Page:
With a government investigation currently underway about the alleged collusion in airline pricing, this author felt it was tine to share some details on how to find a better price in airfare. The results are alarming.
If , for instance, a traveler wanted to know how to get good prices from say, LAX to Quito, Equador, they might rightfully try an airline website like United, American or Delta. Good prices will show up one day, or even one minute, then be gone the next.The search engine that runs these web sites seems to scramble the results up by booking class in some sort of random fashion, using a bizarre algorithm so a traveler can never find it again if it wasn’t purchased on the spot. Even clearing cache, changing browsers, or using different devices does not solve this problem.
Trying consolidators like Edreams and Cheapoair to get pricing may or may not reveal the same as the airline web site showed in the original search results. When there there is no advertised special running, it could not be possible that all those good seats are selling out that quickly.
To consistently find the lowest fare, go to the Google search engine for airline reservations, Matrix. and run the same search. Select a price that suits your interest. Once selected, look at the instructions below to see what the booking class is for that flight. That is most likely a deeply discounted booking class, unless price is not the issue.
Then go directly to the airline web site and do the same search. Only go to Advanced Search. Then enter the booking class as advised by Matrix. That way, the cheapest (if that was desired) flights will always appear for that route and that day, as long as they are still available. They will not change from hour to hour or minute to minute because of the additional selection criteria.
For Delta and United, this option is available under Advanced Search. For American, click on Economy with Restrictions. Unfortunately, they have decided in advance which is the most deeply discounted fares and the consumer does not get to enter it as with United, or select from a drop down menu as with Delta. This might be because of the recent merger between American ans US Air, since the airlines have defined different booking classes. However, it does create the situation where the consumer has to pay extra for the ticket by calling the airline with the desired booking class and having them book the ticket.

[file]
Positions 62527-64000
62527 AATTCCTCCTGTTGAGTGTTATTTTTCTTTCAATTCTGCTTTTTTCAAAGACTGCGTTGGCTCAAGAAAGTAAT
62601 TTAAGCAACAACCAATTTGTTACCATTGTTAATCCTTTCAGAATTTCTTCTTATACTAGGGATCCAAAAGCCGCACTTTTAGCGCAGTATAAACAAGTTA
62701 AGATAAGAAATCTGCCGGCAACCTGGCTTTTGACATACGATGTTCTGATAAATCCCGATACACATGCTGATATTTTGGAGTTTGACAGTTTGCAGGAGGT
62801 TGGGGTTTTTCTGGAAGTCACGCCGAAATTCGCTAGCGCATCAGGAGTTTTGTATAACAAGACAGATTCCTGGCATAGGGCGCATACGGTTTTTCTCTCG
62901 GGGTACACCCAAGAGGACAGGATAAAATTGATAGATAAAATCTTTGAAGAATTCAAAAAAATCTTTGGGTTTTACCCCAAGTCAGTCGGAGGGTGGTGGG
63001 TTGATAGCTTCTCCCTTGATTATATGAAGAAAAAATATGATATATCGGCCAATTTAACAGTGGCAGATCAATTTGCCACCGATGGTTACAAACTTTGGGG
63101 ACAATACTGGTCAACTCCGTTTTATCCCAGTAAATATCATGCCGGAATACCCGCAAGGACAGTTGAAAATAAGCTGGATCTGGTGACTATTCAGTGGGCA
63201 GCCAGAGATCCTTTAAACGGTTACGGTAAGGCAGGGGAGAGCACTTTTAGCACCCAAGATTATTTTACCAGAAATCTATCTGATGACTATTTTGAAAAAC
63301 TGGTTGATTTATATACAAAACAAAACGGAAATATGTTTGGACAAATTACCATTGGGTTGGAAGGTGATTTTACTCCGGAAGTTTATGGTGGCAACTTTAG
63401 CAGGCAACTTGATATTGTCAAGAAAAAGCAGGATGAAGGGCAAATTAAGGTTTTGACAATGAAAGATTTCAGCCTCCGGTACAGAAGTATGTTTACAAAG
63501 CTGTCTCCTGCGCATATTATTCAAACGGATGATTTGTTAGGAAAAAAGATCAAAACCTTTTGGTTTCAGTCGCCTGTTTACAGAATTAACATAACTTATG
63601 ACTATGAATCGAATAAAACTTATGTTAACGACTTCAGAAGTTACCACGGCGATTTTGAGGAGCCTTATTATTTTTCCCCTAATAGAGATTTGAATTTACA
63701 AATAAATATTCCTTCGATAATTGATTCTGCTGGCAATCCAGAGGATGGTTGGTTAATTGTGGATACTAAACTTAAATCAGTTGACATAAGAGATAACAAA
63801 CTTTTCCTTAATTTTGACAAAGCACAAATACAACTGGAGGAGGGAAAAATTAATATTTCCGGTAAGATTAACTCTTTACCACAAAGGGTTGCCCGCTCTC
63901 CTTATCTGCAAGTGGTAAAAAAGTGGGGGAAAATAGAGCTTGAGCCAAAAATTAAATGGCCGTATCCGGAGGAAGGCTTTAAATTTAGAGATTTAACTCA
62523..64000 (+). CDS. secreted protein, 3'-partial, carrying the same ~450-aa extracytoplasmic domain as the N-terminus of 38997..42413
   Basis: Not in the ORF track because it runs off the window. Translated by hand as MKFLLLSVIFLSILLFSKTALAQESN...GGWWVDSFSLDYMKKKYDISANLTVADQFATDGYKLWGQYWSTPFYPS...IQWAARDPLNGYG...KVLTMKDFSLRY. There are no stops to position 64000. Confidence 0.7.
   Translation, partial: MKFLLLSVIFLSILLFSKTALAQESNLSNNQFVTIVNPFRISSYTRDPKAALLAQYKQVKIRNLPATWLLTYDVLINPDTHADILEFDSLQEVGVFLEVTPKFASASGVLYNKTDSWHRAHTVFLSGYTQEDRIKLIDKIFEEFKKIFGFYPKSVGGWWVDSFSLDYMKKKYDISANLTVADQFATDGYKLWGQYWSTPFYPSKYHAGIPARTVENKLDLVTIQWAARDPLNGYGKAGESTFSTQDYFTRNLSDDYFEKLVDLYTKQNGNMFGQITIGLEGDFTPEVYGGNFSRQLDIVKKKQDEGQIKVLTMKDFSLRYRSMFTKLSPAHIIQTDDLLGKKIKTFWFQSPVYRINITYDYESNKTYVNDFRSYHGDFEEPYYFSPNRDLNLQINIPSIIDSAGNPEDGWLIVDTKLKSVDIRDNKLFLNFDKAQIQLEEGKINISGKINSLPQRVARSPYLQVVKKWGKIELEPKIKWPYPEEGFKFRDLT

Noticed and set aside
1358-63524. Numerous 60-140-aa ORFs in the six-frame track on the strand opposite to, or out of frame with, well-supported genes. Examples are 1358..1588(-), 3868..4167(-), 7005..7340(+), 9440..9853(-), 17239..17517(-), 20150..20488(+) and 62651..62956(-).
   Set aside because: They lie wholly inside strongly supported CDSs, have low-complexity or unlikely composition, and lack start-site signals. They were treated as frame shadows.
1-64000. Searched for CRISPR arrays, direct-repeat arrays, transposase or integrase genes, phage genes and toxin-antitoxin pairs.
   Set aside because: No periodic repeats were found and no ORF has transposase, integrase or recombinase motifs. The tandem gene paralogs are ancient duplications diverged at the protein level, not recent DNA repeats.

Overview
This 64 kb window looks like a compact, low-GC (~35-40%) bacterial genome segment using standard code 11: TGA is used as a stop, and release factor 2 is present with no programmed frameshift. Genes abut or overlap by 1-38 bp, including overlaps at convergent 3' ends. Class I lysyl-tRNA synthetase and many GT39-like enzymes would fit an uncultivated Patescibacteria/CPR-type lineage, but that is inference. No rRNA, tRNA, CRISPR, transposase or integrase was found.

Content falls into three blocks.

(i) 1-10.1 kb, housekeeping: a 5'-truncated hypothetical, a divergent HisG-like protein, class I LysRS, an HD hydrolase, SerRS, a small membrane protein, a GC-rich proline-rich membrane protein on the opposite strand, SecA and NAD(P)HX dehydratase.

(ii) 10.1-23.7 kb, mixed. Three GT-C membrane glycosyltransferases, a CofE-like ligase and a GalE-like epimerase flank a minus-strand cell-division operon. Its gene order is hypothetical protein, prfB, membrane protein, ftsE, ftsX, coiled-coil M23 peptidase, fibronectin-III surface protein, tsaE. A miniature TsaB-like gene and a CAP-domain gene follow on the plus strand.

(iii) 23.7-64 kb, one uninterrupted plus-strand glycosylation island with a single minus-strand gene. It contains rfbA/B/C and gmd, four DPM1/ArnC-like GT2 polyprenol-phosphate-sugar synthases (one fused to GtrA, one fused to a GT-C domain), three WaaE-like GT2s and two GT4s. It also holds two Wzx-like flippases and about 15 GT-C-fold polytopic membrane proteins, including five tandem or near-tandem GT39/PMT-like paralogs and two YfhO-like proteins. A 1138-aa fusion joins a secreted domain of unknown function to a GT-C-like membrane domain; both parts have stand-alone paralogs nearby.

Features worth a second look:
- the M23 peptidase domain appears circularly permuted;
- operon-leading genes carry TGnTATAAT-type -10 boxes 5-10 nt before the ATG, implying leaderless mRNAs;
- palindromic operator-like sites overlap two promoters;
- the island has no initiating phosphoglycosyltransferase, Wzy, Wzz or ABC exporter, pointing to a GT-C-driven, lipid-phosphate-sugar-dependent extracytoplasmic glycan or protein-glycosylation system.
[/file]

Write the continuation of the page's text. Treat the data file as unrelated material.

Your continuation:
Please note that booking class will likely change for each flight. This author noticed that for the flight from Quito to LAX, booking class G was the lowest on United for certain Thursdays. For Delta, it was class V for the same Thursdays. On United, it only worked with the deeply discounted airfare if the return fight was two or three weeks out. For Delta, it worked for one or two weeks out. So if someone wants to fly to Quito for just a week, Delta is the most cost effective airline to use from LAX. For 10 days? Well, that one will cost ya!
Also key, is that when a day is discovered that provides a great price for that booking class, it doesn’t seem to matter if it is an inbound flight or outbound flight. That is, it seems to work from LAX to Quito, or the reverse direction. In this particular search, the flight from LAX to Quito is cheaper than LAX to the East coast. For United at least, without using the appropriate booking class, the same flight could cost as much as double.
If the airlines are not pricing their flights all the same way, this search does not reveal that. Some basic data mining using several search engines across all the major US carriers reveals very simply the standard practice of using booking codes and fare classes in a way that is not necessarily advantageous to the consumer. Who would want to pay $1100 for a flight when they can pay $564? And why is this information not available to all?
Hopefully the current investigation underway will not reveal any improprieties. Rather, this author hopes the airlines will “voluntarily” make changes that are advantageous to the flying public that will offer more affordable pricing across the board, and a more open policy for how the flying public can find that affordable pricing. Extensive data mining is not the way.